Tuesday, May 12, 2015

Keeping Faith in the Forefront

            A concern that’s been expressed repeatedly in the Church in recent years is the fact that our young people are leaving in droves.  This is true, especially, as our kids leave for college.  When they’re no longer under the daily guidance of their parents, they feel the freedom to leave this aspect of life behind. 
However, this is also true of younger children.  In many of our families, our children are leaving after confirmation.  We’re allowing our young people to make a choice concerning church involvement.
            This is a very real concern.  As Christian parents, we want to make sure that faith is a part of our children’s lives.  We share God’s desire for the salvation of all.  But, particularly, we want our own children to receive the grace of God.
            What’s the problem?  Where is the breakdown?  For many of us, I wonder if the problem is that faith isn’t a part of our home life.  It’s something we do on Sunday, and maybe even on Wednesday.  But once we’re home, faith becomes a non-issue.  It’s rarely, if ever, discussed.
            I believe we need to take the words of Deuteronomy 6 into consideration.  Starting in verse 4, we read: "Hear, O Israel: The LORD our God, the LORD is one. You shall love the LORD your God with all your heart and with all your soul and with all your might. And these words that I command you today shall be on your heart. You shall teach them diligently to your children, and shall talk of them when you sit in your house, and when you walk by the way, and when you lie down, and when you rise. You shall bind them as a sign on your hand, and they shall be as frontlets between your eyes. You shall write them on the doorposts of your house and on your gates.”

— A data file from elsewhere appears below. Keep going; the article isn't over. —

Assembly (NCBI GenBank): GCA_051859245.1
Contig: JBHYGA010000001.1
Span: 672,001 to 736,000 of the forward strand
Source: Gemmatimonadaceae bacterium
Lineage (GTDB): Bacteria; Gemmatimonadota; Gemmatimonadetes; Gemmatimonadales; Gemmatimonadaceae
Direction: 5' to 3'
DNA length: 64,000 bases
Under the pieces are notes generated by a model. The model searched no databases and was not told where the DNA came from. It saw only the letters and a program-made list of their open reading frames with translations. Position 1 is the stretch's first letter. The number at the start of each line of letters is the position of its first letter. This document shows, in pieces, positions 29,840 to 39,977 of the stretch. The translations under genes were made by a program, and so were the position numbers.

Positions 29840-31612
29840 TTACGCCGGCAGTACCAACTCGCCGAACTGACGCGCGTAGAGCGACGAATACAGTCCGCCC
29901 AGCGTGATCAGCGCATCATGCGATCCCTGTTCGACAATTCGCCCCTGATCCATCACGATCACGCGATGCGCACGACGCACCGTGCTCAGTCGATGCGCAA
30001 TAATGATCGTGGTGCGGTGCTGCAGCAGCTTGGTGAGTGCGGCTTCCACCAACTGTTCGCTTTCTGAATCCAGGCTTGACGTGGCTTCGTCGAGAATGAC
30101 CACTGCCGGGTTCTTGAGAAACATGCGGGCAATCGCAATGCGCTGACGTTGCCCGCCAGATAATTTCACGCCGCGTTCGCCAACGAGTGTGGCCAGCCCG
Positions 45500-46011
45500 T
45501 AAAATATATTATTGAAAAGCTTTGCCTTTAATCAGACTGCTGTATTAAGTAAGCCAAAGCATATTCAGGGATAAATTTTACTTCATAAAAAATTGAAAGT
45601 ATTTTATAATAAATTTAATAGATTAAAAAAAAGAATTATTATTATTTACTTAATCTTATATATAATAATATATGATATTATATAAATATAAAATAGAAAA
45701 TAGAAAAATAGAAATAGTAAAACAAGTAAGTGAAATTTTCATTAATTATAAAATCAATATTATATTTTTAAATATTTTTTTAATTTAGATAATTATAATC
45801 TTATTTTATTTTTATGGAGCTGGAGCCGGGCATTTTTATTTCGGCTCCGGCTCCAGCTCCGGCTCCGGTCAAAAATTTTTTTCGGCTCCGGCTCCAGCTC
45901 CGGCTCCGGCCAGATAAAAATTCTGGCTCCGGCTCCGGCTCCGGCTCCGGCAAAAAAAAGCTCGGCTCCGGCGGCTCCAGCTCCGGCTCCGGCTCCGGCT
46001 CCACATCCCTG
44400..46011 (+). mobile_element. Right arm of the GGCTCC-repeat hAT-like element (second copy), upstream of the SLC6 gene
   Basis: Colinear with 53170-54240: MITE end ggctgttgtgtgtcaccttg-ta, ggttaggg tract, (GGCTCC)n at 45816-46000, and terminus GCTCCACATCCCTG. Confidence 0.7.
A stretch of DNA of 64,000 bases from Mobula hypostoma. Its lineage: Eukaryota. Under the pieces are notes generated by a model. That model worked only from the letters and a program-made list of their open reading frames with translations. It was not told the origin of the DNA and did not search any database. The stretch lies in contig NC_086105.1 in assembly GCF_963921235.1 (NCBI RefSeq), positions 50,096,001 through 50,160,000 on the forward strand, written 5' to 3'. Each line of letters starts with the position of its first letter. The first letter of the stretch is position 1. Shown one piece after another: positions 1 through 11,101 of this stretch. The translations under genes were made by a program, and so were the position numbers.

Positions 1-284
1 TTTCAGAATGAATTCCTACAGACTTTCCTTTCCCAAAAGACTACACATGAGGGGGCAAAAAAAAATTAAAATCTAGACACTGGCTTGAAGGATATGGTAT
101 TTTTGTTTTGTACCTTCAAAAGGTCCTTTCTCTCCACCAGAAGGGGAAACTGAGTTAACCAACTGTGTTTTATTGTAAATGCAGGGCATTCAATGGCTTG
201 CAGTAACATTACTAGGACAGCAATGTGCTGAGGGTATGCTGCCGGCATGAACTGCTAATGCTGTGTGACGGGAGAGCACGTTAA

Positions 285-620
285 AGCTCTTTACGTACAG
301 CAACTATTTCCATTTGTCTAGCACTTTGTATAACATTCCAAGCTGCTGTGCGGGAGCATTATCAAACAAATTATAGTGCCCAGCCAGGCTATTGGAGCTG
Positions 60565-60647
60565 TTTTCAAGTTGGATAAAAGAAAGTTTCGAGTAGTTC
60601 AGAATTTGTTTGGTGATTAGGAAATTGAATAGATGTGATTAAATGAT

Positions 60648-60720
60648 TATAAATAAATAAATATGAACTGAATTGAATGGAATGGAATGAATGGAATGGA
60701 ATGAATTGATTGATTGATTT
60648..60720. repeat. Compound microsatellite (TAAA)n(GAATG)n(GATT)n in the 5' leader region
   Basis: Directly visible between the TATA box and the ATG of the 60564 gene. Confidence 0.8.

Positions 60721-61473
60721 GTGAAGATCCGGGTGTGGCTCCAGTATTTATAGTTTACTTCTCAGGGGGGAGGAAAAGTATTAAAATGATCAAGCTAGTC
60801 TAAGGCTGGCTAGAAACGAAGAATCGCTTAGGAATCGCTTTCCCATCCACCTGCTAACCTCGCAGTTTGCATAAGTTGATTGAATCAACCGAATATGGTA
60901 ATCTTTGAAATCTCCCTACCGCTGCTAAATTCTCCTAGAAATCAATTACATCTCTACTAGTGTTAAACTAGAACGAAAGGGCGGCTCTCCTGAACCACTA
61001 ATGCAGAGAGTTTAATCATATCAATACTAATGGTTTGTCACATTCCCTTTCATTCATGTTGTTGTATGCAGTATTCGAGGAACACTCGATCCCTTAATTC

Keeping it very simple, we see that God wants his Word to be a constant topic of conversation in the family.  He wants us to talk about it when we get up in the morning and when we’re going to bed at night.  He wants us to talk about it when we’re sitting at home or when we’re going somewhere.  He wants his Word to guide our thoughts and our actions inside of the home and out.
            How might this help our children?  First of all, they have the benefit of constant exposure to his Word.  And we know that God works through his Word (Romans 10:13-17, Isaiah 55:11). 
            Second, they see that faith isn’t simply one aspect of life.  They see that faith is life.  They see that the Word of God is something that speaks to us in every aspect of life.  It comforts, it convicts, and it directs.

            My question, then, is simply this: Are we making the Word of God a constant part of the conversation?  If the answer is yes, then we need to keep it up.  Perhaps we can find even more ways to incorporate it into our life.  If the answer is no, then it’s something we should seriously consider.

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